When both stationary and moving objects are present in the visual field, localizing objects in space may become difficult, as shown by illusory phenomena such as the Frohlich effect and the flash-lag effect. Despite the efforts to decipher how motion and position information are combined to form a coherent visual representation, a unitary picture is still lacking. In the flash-lag effect, a flash presented in alignment with a moving stimulus is perceived to lag behind it. We investigated whether this relative spatial localization (i.e., judging the position of the flash relative to that of the moving stimulus) is the result of a linear combination of two absolute localization mechanisms-that is, the coding of the flash position in space and the coding of the position of the moving stimulus in space. In three experiments we showed that (a) the flash is perceived to be shifted in the direction of motion; (b) the moving stimulus is perceived to be ahead of its physical position, the forward shift being larger than that of the flash; (c) the linear combination of these two shifts is quantitatively equivalent to the flash-lag effect, which was measured independently. The results are discussed in relation to perceptual and motor localization mechanisms.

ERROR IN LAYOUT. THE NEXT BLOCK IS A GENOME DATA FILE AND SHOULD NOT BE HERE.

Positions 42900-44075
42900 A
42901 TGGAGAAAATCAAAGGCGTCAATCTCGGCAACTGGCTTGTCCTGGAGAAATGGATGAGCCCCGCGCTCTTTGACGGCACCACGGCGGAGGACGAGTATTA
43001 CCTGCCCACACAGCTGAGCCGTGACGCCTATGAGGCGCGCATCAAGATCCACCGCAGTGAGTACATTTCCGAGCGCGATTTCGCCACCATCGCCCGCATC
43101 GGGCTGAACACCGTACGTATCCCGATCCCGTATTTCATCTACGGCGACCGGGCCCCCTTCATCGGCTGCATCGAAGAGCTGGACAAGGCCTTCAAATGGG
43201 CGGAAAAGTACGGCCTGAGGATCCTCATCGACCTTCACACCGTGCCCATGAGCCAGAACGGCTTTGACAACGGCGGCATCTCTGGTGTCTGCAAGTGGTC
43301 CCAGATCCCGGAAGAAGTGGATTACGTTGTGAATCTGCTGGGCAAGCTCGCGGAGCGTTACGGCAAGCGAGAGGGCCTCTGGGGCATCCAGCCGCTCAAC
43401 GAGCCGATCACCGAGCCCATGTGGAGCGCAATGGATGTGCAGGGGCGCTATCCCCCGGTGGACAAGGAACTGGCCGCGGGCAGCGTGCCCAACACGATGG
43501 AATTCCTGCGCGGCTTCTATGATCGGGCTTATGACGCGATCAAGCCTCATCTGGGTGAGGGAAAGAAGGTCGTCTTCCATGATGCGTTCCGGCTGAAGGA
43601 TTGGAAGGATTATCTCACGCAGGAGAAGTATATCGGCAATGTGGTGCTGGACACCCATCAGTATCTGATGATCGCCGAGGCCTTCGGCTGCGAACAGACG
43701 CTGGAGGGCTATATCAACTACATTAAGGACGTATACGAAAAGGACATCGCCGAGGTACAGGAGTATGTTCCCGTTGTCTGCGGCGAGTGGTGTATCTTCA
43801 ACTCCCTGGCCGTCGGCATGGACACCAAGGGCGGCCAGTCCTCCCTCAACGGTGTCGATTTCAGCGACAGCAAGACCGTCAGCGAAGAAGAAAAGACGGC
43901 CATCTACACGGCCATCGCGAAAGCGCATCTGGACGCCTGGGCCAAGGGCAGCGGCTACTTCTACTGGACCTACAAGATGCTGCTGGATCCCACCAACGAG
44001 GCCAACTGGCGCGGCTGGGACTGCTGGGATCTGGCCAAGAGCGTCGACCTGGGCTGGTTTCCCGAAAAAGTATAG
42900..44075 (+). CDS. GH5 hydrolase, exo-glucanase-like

- Action perception
- Motion-position interaction
- Visual illusion
ASJC Scopus subject areas
- Cognitive Neuroscience
- Experimental and Cognitive Psychology
- Neuropsychology and Physiological Psychology